How Clean Should You Leave Your Apartment When You Move Out?

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I recently got a question from a reader: “Do I have to clean everything in my apartment to get my deposit back?”

The answer is, unfortunately, not too clear. In general you're expected to leave your apartment in “broom clean” condition when you move out, but there is no consistent definition of “broom clean” that applies to all landlords. (And no, it doesn't mean that you just sweep your apartment!) Some expect to have to do a full repaint and maid-service level scrubbing of every apartment after a tenant moves out. Others expect that outgoing tenants will leave their apartment in move-in ready condition for a new tenant.

The best way to figure out your landlord's definition of broom clean is to ask them. After all, they may be planning to do a gut remodel of your apartment after you move out, which would make heavy duty cleaning pretty pointless. But if for some reason you cannot reach your landlord or don't want to speak to them, here's what I would suggest as a rough guide:


  • Remove all your furniture and belongings. (This includes food in the fridge, hangers in the closet, and all your cleaning supplies!)
  • Remove nails, hooks, tape etc. from walls. Wash off any smudges. You can use water on painted walls provided that you go sparingly with it – don't hose down the room, but a damp sponge should be fine.
  • If you have changed the paint colors in any of your rooms, put it back to the original color. You should be able to obtain matching paint from your landlord or at least find out what brand and color of paint they use.
  • Clean counters, appliances and kitchen & bath fixtures.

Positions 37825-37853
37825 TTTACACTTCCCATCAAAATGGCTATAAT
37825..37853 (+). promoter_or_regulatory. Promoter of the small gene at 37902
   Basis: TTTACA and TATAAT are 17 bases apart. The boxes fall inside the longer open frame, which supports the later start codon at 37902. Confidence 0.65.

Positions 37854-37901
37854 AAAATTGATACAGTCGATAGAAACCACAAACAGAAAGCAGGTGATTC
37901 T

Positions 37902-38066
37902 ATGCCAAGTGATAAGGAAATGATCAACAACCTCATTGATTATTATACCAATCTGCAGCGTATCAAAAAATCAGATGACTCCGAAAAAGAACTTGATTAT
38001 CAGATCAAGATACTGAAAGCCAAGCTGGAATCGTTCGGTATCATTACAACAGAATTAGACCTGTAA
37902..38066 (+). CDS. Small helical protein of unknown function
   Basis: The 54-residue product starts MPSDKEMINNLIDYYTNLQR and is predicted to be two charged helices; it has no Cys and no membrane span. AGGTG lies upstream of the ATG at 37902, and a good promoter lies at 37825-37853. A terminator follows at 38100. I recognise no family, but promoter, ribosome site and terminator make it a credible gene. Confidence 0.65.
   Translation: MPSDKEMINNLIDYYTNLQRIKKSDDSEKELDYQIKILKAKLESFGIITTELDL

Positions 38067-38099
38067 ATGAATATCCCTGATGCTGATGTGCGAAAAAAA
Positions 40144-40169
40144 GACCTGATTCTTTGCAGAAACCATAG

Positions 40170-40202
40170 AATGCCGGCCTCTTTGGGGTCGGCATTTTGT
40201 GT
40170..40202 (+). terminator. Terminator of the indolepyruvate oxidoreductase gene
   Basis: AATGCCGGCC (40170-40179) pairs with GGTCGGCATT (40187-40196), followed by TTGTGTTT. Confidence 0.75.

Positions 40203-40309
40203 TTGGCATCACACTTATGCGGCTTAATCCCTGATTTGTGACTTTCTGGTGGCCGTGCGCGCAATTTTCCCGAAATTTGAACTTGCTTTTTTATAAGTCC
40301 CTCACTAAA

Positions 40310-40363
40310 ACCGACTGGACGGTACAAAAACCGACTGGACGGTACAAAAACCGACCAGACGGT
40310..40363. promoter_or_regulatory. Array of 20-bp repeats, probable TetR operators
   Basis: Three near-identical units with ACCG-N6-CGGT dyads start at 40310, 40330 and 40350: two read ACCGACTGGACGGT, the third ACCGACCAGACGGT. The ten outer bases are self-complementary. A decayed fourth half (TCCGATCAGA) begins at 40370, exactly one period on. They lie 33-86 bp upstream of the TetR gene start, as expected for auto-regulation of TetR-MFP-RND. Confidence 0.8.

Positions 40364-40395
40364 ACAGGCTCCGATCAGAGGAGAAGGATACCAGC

• Sweep the floor, remove cobwebs from ceiling fans, vacuum the carpets.
  • Restore any fixtures you may have installed in the process of customizing your apartment to their original state. This can include closet organizers, ceiling fans and fancy thermostats.
  • Replace any burned out light bulbs and put the smoke detector back on the wall/ceiling if you've taken it down. (Tsk!)


  • Wash the windows
  • Repaint any rooms that are still their original color.
  • Wash the walls, unless you have been smoking in the apartment.
  • Clean the dryer vent, chimney or furnace
  • Replace blinds, switchplate covers or outlet covers.
  • Do not use toothpaste to patch holes in the wall. Repeat, do NOT use toothpaste.

Special Note for Smokers:

If you have been smoking in your apartment, it will take your landlord a lot of extra effort to get rid of the odor. They will need to wash the walls and possibly repaint them with special odor-resistant paint, and replace any textiles like carpets and curtains that will have absorbed the smoke odor. Indoor smokers will want to make a special effort to leave the place in good condition. Consider washing down the walls before you go. Any of the following combinations should work:

  • Wet Swiffer & Windex
  • Ammonia, Vinegar & Water
  • Trisodium Phosphate (TSP), Bleach & Water (use gloves and a face mask for this one.)

DO NOT combine ammonia and bleach. It can cause a deadly chemical reaction.

What is the strictest definition of broom clean you've ever gotten from a landlord? Have you ever lost money from your deposit for an apartment you thought was spotless? Let us know in the comments!

Published by

Kay Cleaves